Springfield gets booted by Wissahickon’s Kropnick

UPPER DUBLIN — Springfield had numbers on a second-half counter-attack when a Wissahickon player delivered a forearm challenge. Chapped by the lack of calls in his team’s favor, Springfield coach Jason Piombino directed a suggestion at the officiating crew.

“You might have to actually make a call,’ Piombino shouted.

“You tell ’em, Peem,’ a fan hollered back.

A lack of ball possession, an overabundance of physicality and questionable officiating did in the 14th-seeded Cougars, who played the bulk of Saturday’s 6-1 second-round loss to Wissahickon without their starting goalkeeper.

Springfield bowed out of the District One Class AAA tournament with top goalscorer Nick Jannelli being held scoreless, goalkeeper Michael Gerzabek having to watch the final 62 minutes from the bench after earning a red card and the Cougars having to play a man down from that point on.

“There were so many calls, each individual one is hard to remember,’ said Piombino, whose team picked up a 58th-minute goal from junior midfielder Maxx Drumm. “The game wasn’t pleasurable. We play physical, and they mistook that for recklessness. We were winning the ball and coming through the guy, and the calls were going against us. Every time we won a ball, we were stripped of the flow.

“This game, it was a nightmare.’

Cole Kropnick scored two of the three goals scored by Wissahickon during a five-minute span of the first half. First-half activity by Kropnick, a 23-goal scorer in the regular season, made the difference.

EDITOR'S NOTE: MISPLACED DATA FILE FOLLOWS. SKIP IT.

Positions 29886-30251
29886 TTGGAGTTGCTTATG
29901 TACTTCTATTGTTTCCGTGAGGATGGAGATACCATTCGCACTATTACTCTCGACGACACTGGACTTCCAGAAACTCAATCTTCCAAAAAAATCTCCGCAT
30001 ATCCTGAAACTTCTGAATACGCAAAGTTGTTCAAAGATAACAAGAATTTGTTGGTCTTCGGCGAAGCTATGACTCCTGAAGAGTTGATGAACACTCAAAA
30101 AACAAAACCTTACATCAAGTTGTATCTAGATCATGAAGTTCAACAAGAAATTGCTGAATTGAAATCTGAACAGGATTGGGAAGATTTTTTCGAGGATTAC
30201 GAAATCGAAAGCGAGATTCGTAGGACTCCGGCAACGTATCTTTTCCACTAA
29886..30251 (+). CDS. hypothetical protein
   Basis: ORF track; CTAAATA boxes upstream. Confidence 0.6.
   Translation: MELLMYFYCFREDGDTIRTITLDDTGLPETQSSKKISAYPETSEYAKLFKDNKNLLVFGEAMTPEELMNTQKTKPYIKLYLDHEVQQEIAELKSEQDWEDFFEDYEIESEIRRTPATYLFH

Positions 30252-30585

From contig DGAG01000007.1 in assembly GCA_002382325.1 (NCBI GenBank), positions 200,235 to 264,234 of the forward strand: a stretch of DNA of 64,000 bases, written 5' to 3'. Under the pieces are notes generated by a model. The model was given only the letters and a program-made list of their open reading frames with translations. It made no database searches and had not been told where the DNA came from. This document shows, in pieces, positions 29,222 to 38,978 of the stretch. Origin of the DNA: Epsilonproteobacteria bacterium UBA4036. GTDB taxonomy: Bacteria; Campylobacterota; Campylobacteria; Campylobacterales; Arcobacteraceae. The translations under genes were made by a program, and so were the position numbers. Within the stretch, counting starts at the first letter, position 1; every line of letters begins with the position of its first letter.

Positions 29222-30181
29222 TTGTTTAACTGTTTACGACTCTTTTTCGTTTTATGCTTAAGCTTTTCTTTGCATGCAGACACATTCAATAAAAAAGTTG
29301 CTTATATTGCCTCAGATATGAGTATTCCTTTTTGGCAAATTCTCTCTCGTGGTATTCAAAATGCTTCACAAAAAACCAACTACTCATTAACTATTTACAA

Wissahickon’s Sam Hunt delivered a through-ball to Kropnick’s right foot for an easy poke past Gerzabek in the 13th minute.

Kropnick scored again, off another assist from Hunt, two minutes later to give the third-seeded Trojans a 2-0 lead. Kropnick’s second goal came with Springfield’s Justin Donnelly on the bench, having been yellow-carded a brief time earlier for persistent fouling. Donnelly’s assignment — to closely mark Kropnick — didn’t go according to plan.

Only three minutes later, Kropnick charged into the box in pursuit of a bouncing ball. Gerzabek met Kropnick near the 18-yard line, where the two collided. Gerzabek was sent off, earning an 18th-minute red card for obstruction. Kropnick never returned to the game, after absorbing a hit to the right side of his head, and Wissahickon teammate Devon Memis buried the subsequent penalty kick to hand Springfield (12-8) a three-goal deficit.

“On the second goal, (Kropnick) ran me over, so I knew when I saw the ball coming in that I’d have to go at it stronger,’ Gerzabek said. “But I won the ball. It wasn’t reckless at all. All I got (from the officials) was, ‘˜You didn’t go for the ball.”

Added Piombino: “It was two guys going for a 50/50 ball, and the goalie has as much right to go for it as the player. … If it was reckless, (Gerzabek) wouldn’t have won the ball.’

In the 27th minute, Wissahickon made it 4-0 on another shot from the penalty spot. That one was the result of a retroactive whistle, after the teams were allowed to play on after a foul. More than 30 seconds later, the officials whistled play dead, convened and issued a penalty.

“They stop the game, come out a huddle, and the official 60 yards from the play made the call for the PK,’ Piombino said.

“We couldn’t really control the tempo and (the officials) gave them three quick, easy calls right in the box,’ said Jannelli. “Because of that, we never got anything going.’

Springfield, a team built upon possessing the ball, did little to play to its strengths. Too often in the first half, the Cougars were caught ball-watching and attempting to stay toe-to-toe with the attack-minded Trojans. Discounting goalkicks, Springfield carried the ball across midfield on only two occasions in the opening 40 minutes.

After halftime, Drumm got Springfield on the board in the 58th. Momentum faded quickly, however, when Wissahickon countered 90 seconds later.

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